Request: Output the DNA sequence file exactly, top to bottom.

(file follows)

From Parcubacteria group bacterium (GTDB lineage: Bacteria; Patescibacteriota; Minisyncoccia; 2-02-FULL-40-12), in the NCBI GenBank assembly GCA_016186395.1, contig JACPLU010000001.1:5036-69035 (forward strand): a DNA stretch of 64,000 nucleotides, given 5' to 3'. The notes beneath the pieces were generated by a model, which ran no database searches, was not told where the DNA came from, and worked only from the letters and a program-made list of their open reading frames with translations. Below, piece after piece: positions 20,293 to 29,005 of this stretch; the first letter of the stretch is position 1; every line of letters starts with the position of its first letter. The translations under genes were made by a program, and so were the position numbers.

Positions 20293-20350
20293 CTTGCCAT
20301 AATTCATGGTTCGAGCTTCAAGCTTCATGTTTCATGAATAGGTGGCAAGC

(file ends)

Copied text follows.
From Parcubacteria group bacterium (GTDB lineage: Bacteria; Patescibacteriota; Minisyncoccia; 2-02-FULL-40-12), in the NCBI GenBank assembly GCA_016186395.1, contig JACPLU010000001.1:5036-69035 (forward strand): a DNA stretch of 64,000 nucleotides, given 5' to 3'. The notes beneath the pieces were generated by a model, which ran no database searches, was not told where the DNA came from, and worked only from the letters and a program-made list of their open reading frames with translations. Below, piece after piece: positions 20,293 to 29,005 of this stretch; the first letter of the stretch is position 1; every line of letters starts with the position of its first letter. The translations under genes were made by a program, and so were the position numbers.

Positions 20293-20350
20293 CTTGCCAT
20301 AATTCATGGTTCGAGCTTCAAGCTTCATGTTTCATGAATAGGTGGCAAGC